Are you getting married, and you want to protect your pre-marital assets in case your marriage ends in divorce? Our attorneys can draft pre-marital, or even post-marital, agreements so that you have peace of mind in your marriage.



The execution of a prenuptial agreement is generally fraught with emotion and distress. Timing is crucial and can never be “right.” The issue arises when two happy people anticipate sharing the beginning of their lives together with everyone they care about present. It simply can’t be raised before they decide to marry; prior to that, the question is simply irrelevant. In the midst of a joy-filled time, a prenuptial agreement cannot but cast a negative shadow. It suggests distrust between the two lovers, raising the specter of divorce before they have even celebrated their nuptials.


[expand title=”CONTINUE READING…”]Worse still, the negotiation is invariably adversarial. Traditionally, one spouse-to-be retains a lawyer, usually a trial attorney, to solve the problem. This usually occurs because the family has mandated that the fiancé execute a prenup or s/he was married before and suffered the consequences of not having one. From that point forward, the lawyer runs the show, drafting the proposed agreement, and dictating whether the soon-to–be spouse or the attorney offers the draft prenup to “the opposing party” for review. (Even the language is negative!) The recipient usually retains his or her own counsel to review the agreement, and the two people in love and/or their lawyers negotiate back and forth regarding the terms.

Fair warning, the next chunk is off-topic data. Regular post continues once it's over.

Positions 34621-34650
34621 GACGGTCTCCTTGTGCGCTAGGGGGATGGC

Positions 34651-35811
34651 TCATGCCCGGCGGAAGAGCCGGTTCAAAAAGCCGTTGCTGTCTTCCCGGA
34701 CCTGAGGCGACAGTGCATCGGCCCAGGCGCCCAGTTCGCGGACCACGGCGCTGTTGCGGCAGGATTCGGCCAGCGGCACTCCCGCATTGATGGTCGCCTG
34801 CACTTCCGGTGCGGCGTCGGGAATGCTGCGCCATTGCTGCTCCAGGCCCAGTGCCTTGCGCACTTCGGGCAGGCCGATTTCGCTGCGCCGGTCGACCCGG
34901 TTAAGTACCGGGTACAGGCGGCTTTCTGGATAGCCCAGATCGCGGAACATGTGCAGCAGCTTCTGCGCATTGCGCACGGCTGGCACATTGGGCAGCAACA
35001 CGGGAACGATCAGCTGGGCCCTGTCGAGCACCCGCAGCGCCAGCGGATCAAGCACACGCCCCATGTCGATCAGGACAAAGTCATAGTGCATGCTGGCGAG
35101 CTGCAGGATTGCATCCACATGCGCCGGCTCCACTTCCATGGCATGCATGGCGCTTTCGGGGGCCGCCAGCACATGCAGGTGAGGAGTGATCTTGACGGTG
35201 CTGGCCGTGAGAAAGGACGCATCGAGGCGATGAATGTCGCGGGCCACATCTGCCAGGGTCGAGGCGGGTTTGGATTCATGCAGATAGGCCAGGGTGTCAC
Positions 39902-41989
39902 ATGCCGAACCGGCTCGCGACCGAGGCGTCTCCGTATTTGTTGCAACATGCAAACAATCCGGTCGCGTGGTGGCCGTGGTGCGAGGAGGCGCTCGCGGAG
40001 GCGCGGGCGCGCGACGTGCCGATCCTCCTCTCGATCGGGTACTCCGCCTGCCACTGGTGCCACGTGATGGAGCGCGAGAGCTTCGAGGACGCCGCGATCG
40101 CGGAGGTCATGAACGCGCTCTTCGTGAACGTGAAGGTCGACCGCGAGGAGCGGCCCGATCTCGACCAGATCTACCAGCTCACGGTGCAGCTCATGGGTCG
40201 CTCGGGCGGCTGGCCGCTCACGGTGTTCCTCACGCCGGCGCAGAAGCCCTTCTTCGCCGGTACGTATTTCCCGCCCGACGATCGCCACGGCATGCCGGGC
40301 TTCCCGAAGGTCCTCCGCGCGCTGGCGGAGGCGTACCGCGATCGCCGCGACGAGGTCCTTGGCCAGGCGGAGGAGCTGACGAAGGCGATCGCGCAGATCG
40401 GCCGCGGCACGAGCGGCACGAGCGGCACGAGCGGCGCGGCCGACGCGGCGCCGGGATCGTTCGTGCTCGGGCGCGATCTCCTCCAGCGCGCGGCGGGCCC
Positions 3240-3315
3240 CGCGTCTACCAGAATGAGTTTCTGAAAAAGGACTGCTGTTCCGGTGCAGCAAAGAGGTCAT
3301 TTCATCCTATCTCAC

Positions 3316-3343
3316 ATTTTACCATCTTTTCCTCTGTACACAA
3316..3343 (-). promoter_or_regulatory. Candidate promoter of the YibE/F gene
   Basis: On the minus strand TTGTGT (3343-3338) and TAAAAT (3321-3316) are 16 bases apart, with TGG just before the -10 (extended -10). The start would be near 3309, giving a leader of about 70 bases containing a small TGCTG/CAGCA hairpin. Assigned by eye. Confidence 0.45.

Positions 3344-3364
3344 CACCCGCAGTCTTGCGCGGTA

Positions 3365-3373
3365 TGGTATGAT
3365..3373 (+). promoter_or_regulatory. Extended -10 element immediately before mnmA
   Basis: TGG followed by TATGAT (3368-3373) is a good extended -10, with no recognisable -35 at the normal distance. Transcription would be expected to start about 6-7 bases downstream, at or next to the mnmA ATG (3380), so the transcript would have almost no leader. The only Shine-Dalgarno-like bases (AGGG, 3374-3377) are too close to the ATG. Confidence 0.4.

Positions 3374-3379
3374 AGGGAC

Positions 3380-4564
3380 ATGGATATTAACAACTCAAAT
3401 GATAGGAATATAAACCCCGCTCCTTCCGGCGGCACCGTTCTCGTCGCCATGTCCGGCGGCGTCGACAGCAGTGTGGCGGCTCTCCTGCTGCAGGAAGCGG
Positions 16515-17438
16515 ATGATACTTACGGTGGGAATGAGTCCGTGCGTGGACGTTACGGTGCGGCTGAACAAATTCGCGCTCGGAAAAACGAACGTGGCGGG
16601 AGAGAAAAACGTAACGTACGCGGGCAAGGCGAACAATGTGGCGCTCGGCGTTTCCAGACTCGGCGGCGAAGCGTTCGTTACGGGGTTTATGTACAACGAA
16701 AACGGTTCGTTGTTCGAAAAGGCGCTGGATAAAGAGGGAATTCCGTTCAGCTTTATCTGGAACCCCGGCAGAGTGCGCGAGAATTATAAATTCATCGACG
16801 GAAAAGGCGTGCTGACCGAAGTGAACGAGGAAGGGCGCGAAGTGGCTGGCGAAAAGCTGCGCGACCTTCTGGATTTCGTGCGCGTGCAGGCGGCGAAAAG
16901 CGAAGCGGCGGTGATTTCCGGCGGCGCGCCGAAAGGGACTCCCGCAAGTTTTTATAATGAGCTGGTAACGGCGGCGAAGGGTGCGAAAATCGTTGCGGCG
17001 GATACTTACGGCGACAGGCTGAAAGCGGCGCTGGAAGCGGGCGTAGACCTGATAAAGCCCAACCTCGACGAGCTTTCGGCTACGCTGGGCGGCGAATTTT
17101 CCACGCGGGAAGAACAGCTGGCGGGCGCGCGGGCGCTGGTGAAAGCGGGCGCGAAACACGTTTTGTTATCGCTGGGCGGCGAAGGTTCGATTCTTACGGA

The approach of the wedding date without a signed agreement, increases stress levels for the two people and spills over to their close friends and family, robbing the upcoming special day of any romance.

Despite that approximately half of marriages end in divorce, prenups are under-utilized. According to a study on behalf of, while 28% of Americans believe that prenups make good financial sense, 25% believe that prenups are only for the rich and famous. Nineteen percent feel that prenups are unnecessary if the couple truly loves one another, and 15% believe that prenups doom a marriage from the start. However, divorced individuals feel differently. Forty-nine percent of divorced folks believe that prenups make good financial sense. And while nine percent of unmarried individuals say they would never wed without one, only one percent of American marriages actually have one. A study by Harvard Law showed that people are unreasonably optimistic about their chances of getting divorced, believing that they only have an 11% chance of divorce even though half of marriages end in divorce. Over half of the population studied believed that their chance of divorce was zero percent, and almost two thirds felt that divorce was more likely if a prenup was signed.